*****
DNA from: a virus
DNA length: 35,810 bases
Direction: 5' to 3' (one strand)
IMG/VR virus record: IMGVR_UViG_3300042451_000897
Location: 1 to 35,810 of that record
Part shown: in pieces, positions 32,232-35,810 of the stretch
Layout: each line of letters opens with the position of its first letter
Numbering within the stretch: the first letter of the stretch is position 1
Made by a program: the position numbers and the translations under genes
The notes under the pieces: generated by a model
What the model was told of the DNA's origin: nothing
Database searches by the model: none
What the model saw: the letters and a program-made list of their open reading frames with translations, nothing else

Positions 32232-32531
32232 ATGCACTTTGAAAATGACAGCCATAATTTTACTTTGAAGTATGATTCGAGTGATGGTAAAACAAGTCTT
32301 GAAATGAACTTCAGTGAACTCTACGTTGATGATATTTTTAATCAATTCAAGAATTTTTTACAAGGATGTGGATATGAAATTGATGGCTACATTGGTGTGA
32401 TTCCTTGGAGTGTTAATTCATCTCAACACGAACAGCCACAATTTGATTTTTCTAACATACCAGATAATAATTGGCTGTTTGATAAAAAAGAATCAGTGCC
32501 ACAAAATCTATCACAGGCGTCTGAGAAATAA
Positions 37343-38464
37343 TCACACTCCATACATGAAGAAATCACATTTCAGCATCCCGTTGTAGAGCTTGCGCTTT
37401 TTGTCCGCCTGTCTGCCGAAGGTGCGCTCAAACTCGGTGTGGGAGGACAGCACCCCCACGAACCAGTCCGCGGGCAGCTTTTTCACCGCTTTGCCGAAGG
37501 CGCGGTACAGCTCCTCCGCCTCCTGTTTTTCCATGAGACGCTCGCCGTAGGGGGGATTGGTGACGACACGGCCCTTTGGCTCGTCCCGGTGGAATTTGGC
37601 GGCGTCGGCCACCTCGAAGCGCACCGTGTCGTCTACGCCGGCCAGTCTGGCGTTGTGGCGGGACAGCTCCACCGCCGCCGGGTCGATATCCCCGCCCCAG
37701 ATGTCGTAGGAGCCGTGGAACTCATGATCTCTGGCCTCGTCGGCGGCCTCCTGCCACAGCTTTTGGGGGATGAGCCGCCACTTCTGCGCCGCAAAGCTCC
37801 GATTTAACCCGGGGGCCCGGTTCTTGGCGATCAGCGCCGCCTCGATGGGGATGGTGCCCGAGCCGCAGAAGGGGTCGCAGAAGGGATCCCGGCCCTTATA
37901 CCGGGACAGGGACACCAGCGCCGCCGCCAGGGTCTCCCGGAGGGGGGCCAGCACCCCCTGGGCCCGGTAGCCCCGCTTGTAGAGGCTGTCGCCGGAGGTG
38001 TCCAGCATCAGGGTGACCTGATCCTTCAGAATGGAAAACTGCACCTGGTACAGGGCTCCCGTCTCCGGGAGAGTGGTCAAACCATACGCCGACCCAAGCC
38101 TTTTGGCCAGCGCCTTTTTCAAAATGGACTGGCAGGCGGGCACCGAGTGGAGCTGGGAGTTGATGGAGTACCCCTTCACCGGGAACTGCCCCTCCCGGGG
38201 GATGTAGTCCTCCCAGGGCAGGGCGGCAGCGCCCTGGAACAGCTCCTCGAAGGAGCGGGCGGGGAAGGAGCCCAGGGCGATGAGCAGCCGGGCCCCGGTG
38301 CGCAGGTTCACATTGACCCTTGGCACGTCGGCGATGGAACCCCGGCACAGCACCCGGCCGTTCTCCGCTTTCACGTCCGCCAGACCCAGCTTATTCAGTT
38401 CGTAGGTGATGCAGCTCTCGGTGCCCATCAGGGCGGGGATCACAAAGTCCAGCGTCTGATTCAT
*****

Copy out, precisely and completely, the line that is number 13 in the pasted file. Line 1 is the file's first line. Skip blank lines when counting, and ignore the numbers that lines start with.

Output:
What the model saw: the letters and a program-made list of their open reading frames with translations, nothing else